‘Budapest.’ Dr. Czinner ceased writing for a little more than a minute. That small pause was the tribute he paid to the city in which his father had been born. His father had left Hungary when a young man and settled in Dalmatia; in Hungary he had been a peasant, toiling on another man’s land; in Split and eventually in Belgrade he had been a shoemaker working for himself; and yet the previous more servile existence, the inheritance of a Hungarian peasant’s blood, represented to Dr. Czinner the breath of a larger culture blowing down the dark stinking Balkan alleys. It was as if an Athenian slave, become a freed man in barbarian lands, regretted a little the statuary, the poetry, the philosophy of a culture in which he had had no share. The station began to float away from him; names slipped by in a language which his father had never taught him. ‘Restoracioj’, Pôsto’, ‘Informoj’. A poster flapped close to the carriage window: ‘Teatnoj Kaj Amuzejoj’, and mechanically he noted the unfamiliar names, the entertainments which would be just opening as the train arrived at Belgrade, the Opera, the Royal Orfeum, the Tabarin, and the Jardin de Paris.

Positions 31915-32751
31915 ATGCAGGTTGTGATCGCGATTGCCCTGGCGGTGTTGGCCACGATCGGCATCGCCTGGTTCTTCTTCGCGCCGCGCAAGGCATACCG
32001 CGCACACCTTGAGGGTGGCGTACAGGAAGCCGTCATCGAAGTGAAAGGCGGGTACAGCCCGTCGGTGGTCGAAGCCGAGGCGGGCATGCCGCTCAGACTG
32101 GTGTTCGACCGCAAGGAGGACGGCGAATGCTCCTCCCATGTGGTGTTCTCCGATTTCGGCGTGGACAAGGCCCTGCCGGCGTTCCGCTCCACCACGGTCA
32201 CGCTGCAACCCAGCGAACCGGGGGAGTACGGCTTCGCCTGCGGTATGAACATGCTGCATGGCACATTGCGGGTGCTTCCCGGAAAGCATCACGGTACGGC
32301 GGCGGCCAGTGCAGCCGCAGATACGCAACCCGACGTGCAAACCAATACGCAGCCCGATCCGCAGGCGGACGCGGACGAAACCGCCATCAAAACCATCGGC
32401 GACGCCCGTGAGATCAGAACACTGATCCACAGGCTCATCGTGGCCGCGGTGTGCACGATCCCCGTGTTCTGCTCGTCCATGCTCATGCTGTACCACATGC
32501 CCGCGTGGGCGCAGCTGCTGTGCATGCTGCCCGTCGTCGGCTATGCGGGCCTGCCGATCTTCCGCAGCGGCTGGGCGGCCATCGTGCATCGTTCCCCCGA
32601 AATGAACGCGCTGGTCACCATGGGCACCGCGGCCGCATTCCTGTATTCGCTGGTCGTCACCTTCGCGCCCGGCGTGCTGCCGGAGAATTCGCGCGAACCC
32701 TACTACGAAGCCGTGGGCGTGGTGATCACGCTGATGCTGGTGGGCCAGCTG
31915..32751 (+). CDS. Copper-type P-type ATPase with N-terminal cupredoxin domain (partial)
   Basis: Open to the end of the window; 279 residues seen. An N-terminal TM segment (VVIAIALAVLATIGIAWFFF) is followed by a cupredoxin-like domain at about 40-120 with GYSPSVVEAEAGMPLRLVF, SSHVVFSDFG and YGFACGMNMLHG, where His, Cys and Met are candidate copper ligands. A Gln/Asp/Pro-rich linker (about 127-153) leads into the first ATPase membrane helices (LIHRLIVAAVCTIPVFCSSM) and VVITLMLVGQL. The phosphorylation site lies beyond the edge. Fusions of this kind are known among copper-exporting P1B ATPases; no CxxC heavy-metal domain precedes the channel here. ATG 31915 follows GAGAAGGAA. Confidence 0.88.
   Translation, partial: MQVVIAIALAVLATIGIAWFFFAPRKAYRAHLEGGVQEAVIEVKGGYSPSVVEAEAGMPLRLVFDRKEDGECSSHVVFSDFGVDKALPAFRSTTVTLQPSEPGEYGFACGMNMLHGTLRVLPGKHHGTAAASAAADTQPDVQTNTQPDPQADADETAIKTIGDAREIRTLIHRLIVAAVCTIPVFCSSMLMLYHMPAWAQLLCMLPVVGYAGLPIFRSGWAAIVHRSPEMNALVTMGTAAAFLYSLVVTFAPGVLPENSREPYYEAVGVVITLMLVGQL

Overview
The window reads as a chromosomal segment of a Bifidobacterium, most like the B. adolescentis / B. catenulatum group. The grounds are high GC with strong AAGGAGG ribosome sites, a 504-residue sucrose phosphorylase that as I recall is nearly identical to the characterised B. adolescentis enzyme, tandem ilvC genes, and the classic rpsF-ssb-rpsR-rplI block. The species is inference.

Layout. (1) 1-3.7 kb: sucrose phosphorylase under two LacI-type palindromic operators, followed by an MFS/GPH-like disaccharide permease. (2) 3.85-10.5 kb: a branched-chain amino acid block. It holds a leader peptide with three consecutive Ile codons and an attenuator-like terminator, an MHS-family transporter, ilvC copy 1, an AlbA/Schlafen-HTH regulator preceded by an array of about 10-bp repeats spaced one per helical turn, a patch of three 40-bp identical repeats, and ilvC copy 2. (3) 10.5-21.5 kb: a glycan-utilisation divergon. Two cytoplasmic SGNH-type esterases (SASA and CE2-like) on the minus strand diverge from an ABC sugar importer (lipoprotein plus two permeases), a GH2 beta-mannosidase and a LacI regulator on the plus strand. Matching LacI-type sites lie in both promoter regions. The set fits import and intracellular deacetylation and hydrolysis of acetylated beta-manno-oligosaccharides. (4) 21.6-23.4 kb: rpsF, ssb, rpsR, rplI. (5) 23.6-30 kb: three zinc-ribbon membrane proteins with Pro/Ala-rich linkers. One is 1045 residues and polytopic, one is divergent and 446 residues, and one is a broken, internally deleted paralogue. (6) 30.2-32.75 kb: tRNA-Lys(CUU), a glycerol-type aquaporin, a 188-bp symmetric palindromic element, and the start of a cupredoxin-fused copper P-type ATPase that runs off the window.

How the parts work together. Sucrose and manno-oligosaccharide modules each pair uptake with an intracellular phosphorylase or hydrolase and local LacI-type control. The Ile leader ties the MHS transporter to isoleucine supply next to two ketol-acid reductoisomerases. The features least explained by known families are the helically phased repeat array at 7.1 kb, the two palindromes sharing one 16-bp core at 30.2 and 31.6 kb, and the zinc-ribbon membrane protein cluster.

Graham Greene, Stamboul Train (Penguin paperback, p. 136)
On Greene's concerns about language, here again is a paper with an updated link:
Going Especially Careful in The Third Man: A Linguistic Exploration by David Crystal.
Paper given to the Graham Greene Festival, Berkhamsted, September 2009.
Crystal finds the danger-signals in Greene's fiction often connected with language. Artificial languages are markers of especially ominous developments. There is nothing particularly ominous in the quote above as far as I can tell, but see an earlier post on Greene for a list of references in other novels. There are separate treatments of Greene's postulated artificial language 'Entrenationo' in his novel The Confidential Agent.